Ed Sheeran, Jimmy Barnes reveal new music at Gudinski state memorial

In a heartfelt tribute to Michael Gudinski during Wednesday night’s state memorial service, Bruce Springsteen said the Mushroom boss was a friend who “loved his job and music the way I love mine”.

It was a sentiment repeated time and time again throughout the three-hour service with stars of the music world recalling Gudinski’s boundless passion for connecting people through music.

Gudinski’s final coup: Kylie Minogue and English singer Ed Sheeran perform together.Credit:Mushroom Creative House

Ed Sheeran boarded a plan upon hearing of Gudinski’s death three weeks ago and was among the performers at Rod Laver Arena who shared memories of the man who encouraged, supported and inspired their creativity.

After performing his song Castle on the Hill, which he said was among Gudinski’s favourites, Sheeran played new song Visiting Hours which he wrote during his two weeks in quarantine.

“In lockdown I was able to have a guitar for quarantine and I always find the best way to process stuff is to write songs, be it good news, bad news or whatever … here is a song I finished last week,” he said.

As the hushed crowd of just over 7,000 people watched on, Sheeran revealed his grief with the sudden loss of his father figure and mentor, singing: Well, I wish that heaven had visiting hours, So I could just swing by and ask your advice, What would you do in my situation?

Jimmy Barnes, Diesel, Barnes’ granddaughter Ruby and daughter Mahalia on Wednesday night.Credit:Mushroom Creative House

Flesh and Blood is the first single from the album of the same name, due for release in July, and Barnes punched out every word last night with his trademark howl matched only by his overflowing emotions.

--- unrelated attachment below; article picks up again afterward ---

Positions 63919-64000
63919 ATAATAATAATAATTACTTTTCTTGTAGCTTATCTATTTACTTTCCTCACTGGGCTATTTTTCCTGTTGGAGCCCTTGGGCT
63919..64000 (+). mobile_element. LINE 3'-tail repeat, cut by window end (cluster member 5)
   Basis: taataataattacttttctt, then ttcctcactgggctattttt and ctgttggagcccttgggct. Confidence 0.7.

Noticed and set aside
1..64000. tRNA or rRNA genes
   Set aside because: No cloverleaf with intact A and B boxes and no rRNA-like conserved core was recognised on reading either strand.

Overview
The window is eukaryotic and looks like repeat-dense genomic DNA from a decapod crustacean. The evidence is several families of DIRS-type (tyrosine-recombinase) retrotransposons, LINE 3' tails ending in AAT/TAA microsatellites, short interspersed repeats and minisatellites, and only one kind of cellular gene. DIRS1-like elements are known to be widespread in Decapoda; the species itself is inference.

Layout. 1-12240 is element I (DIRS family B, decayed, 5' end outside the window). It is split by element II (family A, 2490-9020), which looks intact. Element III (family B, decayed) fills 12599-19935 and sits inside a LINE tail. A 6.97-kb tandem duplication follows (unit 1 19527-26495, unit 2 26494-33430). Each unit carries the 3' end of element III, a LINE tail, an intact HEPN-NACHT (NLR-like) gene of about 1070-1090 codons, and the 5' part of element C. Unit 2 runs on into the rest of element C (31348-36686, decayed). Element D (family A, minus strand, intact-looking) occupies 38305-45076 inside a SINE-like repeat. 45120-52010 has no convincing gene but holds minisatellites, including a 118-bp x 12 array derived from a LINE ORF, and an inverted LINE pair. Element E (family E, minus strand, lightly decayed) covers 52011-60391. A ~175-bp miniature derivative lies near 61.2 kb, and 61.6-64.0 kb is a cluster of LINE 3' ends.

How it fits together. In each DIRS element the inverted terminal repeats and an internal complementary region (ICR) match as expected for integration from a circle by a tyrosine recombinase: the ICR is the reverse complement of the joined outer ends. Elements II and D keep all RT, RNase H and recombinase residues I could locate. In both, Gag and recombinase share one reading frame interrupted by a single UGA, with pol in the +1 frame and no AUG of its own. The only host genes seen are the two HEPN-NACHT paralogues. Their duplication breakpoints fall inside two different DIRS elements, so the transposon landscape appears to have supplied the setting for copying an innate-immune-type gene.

“It’s about the unbreakable bonds that bind us to our families through all of life’s ups and the downs,” Barnes said on Thursday. “Without Jane, my kids and grandkids I wouldn’t be here today.

“The song has taken on extra meaning for our family since Michael’s passing. When I say he was a brother to me, I mean that in every sense. We could drive each other nuts sometimes but there was always a deep and loving connection there. I was so excited when I played the single to Michael – he was really pumped about it and we were both really looking forward to sharing this new record together.”

Tributes flowed from far and wide last night, from Springsteen to Sting, Billy Joel, Elton John and Dave Grohl. Shirley Manson, too, paid tribute with a recorded video message. Local artists, including Dan Sultan, Deborah Conway, Archie Roach and Missy Higgins all spoke of Gudinski’s unwavering support for them and Australian music.

Paul Kelly singing his ode to Melbourne, Leaps and Bounds; Mark Seymour performing Throw Your Arms Around Me with Vika and Linda Bull; and Mia Wray’s big stage performance of Never Gonna Be the Same were all fitting and memorable moments on a night that honoured a great Melburnian.

Sheeran returned to the stage to perform with Kylie Minogue, with Minogue saying, “Michael often talked about his love for Ed and how we should meet … We know that he’ll be just beaming right now”.

In addition to the live music that powered Gudinski’s huge thirst for life, speakers last night included Victoria’s Governor Linda Dessau, who described the venue as a “natural habitat” for the man who made every day count.

“He loved his community and he was committed to it with a generous spirit and a genuine heart,” she said.

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